I have seen Mr. Desquaine’s name spelled Dequaine equally. A commenter elsewhere yelled at me and wrote “Dequaine” so I’ll go with that.
Astute readers and Connecticut museum-goers know that the Frank Chiarenza Museum of Glass closed along with it’s sister Lester Dequaine Foundation museums, The Rosa Ponselle Museum and of course the National Shaving and Barbershop Museum years ago. But I don’t care how astute you are – no way did you know that this place contained one of the premier collections of rare and unusual mould-blown and pressed glass in the country.
Don’t lie. You don’t even know what the heck mould-blown glass is. Heck, you don’t even care. You know who does care? The NMGCS cares. They care a LOT. They LOVE Frank Chiarenza. Wait… you don’t know what the NMGCS is? You should be ashamed; for that’s the National Milk Glass Collectors Society. And thanks to their 2001 convention visit to this museum, I have plenty of pictures to steal and use here.
I can also pad this report by lifting the following synopsis of their foray into central Connecticut:
As if the NMGCS convention wasn’t exciting enough, Frank Chiarenza and Lester Dequaine arranged for a trip to their museum. WOW! All who attended were in for a delightful experience. Frank and Lester thought of everything from a catered lunch (with outstanding chocolate cheesecake) to a guided tour, or just browse through all three museums. Time well spent.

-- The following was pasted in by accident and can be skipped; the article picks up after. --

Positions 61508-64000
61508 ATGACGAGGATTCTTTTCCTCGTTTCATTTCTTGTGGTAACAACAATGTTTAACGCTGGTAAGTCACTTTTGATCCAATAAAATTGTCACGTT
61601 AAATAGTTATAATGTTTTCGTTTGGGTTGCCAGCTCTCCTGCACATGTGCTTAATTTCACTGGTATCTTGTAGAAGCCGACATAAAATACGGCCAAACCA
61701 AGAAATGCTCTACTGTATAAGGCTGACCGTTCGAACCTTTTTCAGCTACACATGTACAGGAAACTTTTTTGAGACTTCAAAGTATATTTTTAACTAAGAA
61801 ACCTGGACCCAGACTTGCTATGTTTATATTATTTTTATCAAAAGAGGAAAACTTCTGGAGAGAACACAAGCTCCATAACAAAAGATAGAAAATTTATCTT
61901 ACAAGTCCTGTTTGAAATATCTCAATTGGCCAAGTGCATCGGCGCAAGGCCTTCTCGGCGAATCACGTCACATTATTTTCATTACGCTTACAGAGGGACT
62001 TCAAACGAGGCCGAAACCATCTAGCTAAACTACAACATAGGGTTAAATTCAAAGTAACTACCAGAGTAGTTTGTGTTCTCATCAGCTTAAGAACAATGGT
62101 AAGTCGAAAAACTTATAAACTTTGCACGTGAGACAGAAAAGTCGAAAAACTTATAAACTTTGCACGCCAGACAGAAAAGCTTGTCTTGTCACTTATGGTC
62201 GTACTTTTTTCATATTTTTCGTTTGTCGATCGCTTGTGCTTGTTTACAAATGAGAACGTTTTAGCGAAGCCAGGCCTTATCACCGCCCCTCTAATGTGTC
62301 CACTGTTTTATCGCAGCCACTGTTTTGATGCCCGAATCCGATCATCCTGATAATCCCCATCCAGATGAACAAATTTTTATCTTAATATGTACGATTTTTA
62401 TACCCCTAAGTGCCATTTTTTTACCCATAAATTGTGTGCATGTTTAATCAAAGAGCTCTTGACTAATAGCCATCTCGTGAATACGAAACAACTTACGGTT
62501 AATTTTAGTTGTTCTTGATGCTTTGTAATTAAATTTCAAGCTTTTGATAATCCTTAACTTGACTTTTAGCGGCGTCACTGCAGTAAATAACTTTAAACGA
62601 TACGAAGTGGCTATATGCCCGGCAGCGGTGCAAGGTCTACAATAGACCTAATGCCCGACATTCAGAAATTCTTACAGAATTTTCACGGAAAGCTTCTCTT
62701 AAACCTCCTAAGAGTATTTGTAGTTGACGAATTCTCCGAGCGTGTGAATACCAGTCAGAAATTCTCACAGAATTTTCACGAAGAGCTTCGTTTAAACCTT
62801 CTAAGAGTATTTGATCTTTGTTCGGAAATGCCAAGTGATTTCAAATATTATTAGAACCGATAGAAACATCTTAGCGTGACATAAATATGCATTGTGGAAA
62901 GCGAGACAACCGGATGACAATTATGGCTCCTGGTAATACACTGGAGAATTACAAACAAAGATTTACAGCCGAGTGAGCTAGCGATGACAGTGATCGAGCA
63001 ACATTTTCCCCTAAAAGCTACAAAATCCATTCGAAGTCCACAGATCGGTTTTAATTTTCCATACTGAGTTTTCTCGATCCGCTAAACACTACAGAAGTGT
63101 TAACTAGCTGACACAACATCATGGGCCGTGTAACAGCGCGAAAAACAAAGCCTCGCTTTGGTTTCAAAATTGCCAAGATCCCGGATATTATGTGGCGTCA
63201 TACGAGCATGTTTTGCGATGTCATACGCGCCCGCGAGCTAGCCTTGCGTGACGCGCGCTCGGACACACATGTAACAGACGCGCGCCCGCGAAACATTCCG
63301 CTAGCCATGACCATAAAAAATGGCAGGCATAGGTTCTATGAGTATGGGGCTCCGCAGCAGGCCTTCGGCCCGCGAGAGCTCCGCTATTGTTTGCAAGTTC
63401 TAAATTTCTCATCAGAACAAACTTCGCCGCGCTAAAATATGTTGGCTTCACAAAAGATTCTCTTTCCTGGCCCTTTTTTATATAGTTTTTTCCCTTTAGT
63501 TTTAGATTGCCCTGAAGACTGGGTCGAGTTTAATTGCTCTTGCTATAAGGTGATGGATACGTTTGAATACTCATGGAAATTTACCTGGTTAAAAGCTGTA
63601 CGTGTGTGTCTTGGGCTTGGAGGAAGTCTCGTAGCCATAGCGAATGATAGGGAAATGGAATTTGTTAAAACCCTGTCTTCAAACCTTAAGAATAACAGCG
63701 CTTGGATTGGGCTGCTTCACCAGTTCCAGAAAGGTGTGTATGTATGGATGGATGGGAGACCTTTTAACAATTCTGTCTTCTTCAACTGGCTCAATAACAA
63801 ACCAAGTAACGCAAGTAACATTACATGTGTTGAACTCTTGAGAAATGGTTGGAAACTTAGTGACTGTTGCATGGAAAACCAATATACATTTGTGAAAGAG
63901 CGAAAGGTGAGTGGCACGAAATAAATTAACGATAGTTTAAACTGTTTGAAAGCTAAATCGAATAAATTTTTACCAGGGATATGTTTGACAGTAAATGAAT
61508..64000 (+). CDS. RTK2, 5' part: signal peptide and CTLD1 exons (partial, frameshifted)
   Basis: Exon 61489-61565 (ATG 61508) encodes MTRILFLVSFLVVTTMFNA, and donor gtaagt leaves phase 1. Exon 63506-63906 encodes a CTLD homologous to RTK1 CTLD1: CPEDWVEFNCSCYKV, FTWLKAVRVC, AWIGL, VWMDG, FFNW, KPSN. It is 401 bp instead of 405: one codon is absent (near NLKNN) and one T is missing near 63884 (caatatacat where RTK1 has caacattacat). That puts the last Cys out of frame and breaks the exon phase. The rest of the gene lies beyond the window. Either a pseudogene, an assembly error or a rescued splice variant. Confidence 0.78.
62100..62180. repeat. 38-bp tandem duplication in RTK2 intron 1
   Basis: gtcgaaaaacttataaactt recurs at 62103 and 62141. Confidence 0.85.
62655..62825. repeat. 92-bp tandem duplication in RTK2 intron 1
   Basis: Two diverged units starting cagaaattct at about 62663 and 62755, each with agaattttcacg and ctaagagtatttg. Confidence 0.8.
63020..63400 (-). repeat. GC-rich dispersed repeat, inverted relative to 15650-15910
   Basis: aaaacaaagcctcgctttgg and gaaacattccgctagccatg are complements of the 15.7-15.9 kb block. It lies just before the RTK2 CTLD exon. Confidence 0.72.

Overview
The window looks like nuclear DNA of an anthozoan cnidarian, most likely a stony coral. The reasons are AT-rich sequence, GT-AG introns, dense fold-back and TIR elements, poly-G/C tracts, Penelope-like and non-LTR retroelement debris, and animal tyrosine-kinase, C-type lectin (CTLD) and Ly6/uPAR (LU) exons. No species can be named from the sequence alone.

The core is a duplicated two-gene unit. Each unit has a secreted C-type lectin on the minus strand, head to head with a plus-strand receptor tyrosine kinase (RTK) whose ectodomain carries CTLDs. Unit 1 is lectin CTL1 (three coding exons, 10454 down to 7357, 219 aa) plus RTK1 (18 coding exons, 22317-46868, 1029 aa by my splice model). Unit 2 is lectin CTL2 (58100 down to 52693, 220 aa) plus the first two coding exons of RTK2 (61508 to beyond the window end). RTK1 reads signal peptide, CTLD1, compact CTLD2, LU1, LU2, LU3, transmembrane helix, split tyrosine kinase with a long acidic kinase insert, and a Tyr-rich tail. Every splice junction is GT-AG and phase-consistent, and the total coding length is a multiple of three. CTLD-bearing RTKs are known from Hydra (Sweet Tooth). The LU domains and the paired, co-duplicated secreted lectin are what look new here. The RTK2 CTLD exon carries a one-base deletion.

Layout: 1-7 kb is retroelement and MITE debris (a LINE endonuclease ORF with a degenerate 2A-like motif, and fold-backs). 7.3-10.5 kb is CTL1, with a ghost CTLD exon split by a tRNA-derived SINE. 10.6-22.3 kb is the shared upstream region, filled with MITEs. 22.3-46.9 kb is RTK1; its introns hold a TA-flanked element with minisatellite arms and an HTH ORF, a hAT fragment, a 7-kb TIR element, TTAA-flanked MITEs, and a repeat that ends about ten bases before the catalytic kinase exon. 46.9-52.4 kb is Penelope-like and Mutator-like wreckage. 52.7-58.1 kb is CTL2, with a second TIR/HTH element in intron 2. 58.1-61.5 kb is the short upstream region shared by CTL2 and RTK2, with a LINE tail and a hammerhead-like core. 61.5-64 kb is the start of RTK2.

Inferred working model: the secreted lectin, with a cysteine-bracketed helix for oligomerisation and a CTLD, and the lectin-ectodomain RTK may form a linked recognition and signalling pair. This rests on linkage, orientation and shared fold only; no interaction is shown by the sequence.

Yes, I said all three museums. There was, of course, Frank’s Milk Glass Museum. In a word, breathtaking. “Custom made displays beautifully exhibiting some of the most unusual and rare pieces of milk glass on earth.” Awesome.
More about the collection that can no longer be seen… There were
Over 2,500 items, primarily of American (including Meriden), French and English manufacturers, are featured, including Milk Glass of various colors, in an extensive variety of dishes with figural animal covers, figural bottles, ink wells, candy containers, souvenir presentations, and Victorian novelties.
Honestly, I’m not sure this would have been so exciting for me. I’ve seen glass collections before at various museums and, well, it’s just glass to me. And I’m not making fun of the NMGCS – after all, look at my hobby – crafting overlong reports about closed museums that I know nothing about.
I’m quite sure this was an impressive collection and the displays were probably impeccable. And Mr. Chiarenza himself looked quite natty in 2001. I’d have enjoyed learning about mould-blown glass and why people would travel from across the country to see this place. I merely had to drive 11 minutes from work one day to take a picture. Oh well.